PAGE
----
Five flavors of pani-puri
Fruit desserts

An assortment of tables selling calorie rich ‘rabdi-malpua‘, ‘gulab jamun’ and ‘moong halwa’ distracted me. The proprietor claimed to have had the stall since sixty years earlier run by his father. He seemed happy to not have a permanent shop because it saved him from paying taxes. 

Calories galore

Another makeshift seller sold home made crushes with sodas and if all this was not enough, the betel nut seller set up his business at a strategic location. The betel nut or ‘paan‘ is often eaten after the meals as it helps in digestive process. Whether the ‘paan’ at the cart would live up to its natural properties, was however a debatable question. Slathered in all kinds of flavors in white and dark chocolate, the ‘paan’ seemed as sinful as any other food on that street. 

Chocolate covered betel nut leaves

I was full… a little too much by the time I tasted one item on each stall. Would you believe I ate only half the variety that was available? But anymore and I would have burst like a over stuffed soft toy with its undone seams…

It was almost midnight and I stumbled out of the mad house that the street was even as a fresh load of hungry foodies spilled out of autorickshaws towards the street.

If you are in Madhya Pradesh, do not miss out on a trip to Indore and its food.

Facts and Trivia:

  • Indore is one of the largest city in Madhya Pradesh and is an industrial hub.
  • Well connected by road, rail and air, Indore has its own airport in Devi Ahilyabai Holkar Airport, 8 sub stations in Indore railway junction and is accessed by three National Highways.
  • It is just 190km west from the state capital of Bhopal.
  • Historical royal palace of Rajwada and Lal bagh are some other places worth visiting.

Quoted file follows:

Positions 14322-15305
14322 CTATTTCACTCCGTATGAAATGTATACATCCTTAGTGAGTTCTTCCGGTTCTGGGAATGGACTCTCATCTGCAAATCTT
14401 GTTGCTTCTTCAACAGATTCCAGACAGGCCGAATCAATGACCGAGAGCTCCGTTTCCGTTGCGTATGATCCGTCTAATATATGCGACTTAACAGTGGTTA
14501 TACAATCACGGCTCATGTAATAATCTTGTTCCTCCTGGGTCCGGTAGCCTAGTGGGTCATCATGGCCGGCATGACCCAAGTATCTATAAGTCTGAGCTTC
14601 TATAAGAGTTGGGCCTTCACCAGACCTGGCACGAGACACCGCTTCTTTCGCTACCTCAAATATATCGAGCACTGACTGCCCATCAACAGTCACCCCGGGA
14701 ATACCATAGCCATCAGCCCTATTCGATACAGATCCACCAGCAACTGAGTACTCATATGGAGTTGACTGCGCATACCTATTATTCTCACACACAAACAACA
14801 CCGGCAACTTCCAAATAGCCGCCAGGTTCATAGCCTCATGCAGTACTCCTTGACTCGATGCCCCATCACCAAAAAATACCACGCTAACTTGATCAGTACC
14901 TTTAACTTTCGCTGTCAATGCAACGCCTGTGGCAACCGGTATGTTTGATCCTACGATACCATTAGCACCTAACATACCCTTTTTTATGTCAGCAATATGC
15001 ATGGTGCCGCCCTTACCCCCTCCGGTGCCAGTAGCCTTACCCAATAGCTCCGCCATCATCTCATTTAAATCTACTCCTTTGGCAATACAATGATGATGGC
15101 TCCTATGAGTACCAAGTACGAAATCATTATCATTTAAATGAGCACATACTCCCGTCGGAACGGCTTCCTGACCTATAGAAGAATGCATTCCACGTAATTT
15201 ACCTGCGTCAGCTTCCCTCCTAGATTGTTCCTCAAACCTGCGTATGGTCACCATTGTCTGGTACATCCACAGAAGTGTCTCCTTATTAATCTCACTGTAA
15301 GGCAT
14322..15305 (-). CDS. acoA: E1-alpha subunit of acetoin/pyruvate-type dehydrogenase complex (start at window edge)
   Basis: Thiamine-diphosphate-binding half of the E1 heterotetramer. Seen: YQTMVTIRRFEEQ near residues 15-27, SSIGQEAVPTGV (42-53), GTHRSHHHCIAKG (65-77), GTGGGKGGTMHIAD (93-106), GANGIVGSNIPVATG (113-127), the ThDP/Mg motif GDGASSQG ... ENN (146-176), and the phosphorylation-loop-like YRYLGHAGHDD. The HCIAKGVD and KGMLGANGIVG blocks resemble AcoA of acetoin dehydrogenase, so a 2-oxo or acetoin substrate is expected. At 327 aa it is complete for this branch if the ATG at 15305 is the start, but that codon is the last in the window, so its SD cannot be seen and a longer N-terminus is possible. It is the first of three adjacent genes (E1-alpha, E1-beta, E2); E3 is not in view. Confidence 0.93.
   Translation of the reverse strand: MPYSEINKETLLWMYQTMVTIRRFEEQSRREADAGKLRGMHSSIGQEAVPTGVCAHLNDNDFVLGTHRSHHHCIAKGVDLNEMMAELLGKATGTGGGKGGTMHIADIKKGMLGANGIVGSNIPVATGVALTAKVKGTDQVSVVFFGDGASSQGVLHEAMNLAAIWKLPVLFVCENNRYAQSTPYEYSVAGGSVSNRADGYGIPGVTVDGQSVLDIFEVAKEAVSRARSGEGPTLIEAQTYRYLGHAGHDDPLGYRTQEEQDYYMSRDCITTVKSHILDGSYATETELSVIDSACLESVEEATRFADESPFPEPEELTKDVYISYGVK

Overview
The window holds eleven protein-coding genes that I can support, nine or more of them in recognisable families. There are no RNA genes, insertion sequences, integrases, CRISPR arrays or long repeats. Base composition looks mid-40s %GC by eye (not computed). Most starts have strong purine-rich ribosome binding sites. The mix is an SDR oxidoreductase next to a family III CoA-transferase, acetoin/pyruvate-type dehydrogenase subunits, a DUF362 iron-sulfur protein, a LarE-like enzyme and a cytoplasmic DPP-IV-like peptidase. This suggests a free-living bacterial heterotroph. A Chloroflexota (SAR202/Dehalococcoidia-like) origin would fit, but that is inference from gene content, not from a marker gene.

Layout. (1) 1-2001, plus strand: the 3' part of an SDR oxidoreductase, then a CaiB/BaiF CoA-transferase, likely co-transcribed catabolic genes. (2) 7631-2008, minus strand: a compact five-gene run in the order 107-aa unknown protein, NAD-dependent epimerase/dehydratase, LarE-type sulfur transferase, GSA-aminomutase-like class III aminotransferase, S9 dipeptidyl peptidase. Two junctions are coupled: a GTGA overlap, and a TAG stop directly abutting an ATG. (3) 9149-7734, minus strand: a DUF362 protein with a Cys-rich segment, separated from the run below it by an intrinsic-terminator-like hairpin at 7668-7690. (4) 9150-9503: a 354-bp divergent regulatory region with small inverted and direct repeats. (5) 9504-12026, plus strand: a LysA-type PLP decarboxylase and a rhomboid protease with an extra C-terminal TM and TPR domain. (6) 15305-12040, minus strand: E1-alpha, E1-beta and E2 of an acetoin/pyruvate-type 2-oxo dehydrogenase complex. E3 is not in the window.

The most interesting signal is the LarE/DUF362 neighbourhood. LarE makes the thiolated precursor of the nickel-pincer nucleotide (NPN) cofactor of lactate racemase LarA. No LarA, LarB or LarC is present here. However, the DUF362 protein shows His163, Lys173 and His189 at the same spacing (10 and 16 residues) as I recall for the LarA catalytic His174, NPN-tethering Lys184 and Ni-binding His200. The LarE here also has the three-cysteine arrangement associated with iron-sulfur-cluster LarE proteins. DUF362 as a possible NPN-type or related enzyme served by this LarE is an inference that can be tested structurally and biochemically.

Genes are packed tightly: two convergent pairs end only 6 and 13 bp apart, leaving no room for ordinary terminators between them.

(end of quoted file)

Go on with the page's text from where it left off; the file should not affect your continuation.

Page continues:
• There is no dearth of restaurants and hotels.
  • Maheshwar, Ujjain are two holy cities close to Indore.

Shoma Abhyankar View All

I believe "Life is short and the world is wide"and travel is best possible solution to make the best of this life.

10 thoughts on “Sarafa Bazar, Indore: A Gastronomic Orgy Leave a comment

  1. I have been to this place only once. Which is a shame because I was there in Indore for my four years of engineering. But thanks a lot for making me recall those days. It was a well-curated post indeed Shoma 🙂

    Like

  2. Indore is a gastronomical delight. Apart from common and well known delicacies such as pohe or gulab jamuns, I cannot forget the taste of garadu and bhutte ki kees that very few people outside malwa region know.

    Like

    • Yes true though Bhutte ka kees is known among Maharashtrian families but haven’t seen it being sold as street food anywhere else.

      Like

Do please share your opinion

Fill in your details below or click an icon to log in:

WordPress.com Logo

You are commenting using your WordPress.com account. Log Out / Change )

Twitter picture

You are commenting using your Twitter account. Log Out / Change )

Facebook photo

You are commenting using your Facebook account. Log Out / Change )

Google+ photo

You are commenting using your Google+ account. Log Out / Change )

Connecting to %s

%d bloggers like this: